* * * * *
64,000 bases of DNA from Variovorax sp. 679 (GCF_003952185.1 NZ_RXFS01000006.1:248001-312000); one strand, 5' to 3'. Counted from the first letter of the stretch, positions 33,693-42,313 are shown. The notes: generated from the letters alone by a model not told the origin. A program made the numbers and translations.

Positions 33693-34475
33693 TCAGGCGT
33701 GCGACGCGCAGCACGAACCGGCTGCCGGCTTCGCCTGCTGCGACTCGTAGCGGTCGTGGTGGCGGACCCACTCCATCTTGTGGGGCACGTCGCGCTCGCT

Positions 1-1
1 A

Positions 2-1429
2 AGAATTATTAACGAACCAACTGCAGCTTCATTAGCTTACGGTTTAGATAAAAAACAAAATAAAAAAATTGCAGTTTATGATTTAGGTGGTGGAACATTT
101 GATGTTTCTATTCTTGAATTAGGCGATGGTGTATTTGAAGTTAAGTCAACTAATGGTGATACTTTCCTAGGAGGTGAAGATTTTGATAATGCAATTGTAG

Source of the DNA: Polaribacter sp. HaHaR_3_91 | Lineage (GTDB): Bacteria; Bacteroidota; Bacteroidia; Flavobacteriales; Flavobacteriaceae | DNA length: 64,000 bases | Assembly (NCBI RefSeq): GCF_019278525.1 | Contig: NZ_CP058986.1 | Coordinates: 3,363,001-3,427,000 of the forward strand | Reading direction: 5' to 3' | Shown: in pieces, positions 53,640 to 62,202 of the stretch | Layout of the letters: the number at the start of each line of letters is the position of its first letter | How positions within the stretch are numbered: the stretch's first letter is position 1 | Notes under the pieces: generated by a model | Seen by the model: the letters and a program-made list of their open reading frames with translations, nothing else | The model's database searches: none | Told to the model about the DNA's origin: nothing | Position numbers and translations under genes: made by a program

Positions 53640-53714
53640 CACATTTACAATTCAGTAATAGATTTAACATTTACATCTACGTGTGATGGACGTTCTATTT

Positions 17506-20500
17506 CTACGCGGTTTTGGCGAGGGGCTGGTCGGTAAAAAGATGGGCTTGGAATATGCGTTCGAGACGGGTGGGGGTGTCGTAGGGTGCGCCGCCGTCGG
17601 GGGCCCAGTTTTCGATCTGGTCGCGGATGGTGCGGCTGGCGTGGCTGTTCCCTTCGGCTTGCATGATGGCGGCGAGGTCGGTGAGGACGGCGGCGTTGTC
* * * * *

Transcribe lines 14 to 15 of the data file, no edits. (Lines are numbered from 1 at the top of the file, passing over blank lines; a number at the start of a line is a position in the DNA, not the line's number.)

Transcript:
17506 CTACGCGGTTTTGGCGAGGGGCTGGTCGGTAAAAAGATGGGCTTGGAATATGCGTTCGAGACGGGTGGGGGTGTCGTAGGGTGCGCCGCCGTCGG
17601 GGGCCCAGTTTTCGATCTGGTCGCGGATGGTGCGGCTGGCGTGGCTGTTCCCTTCGGCTTGCATGATGGCGGCGAGGTCGGTGAGGACGGCGGCGTTGTC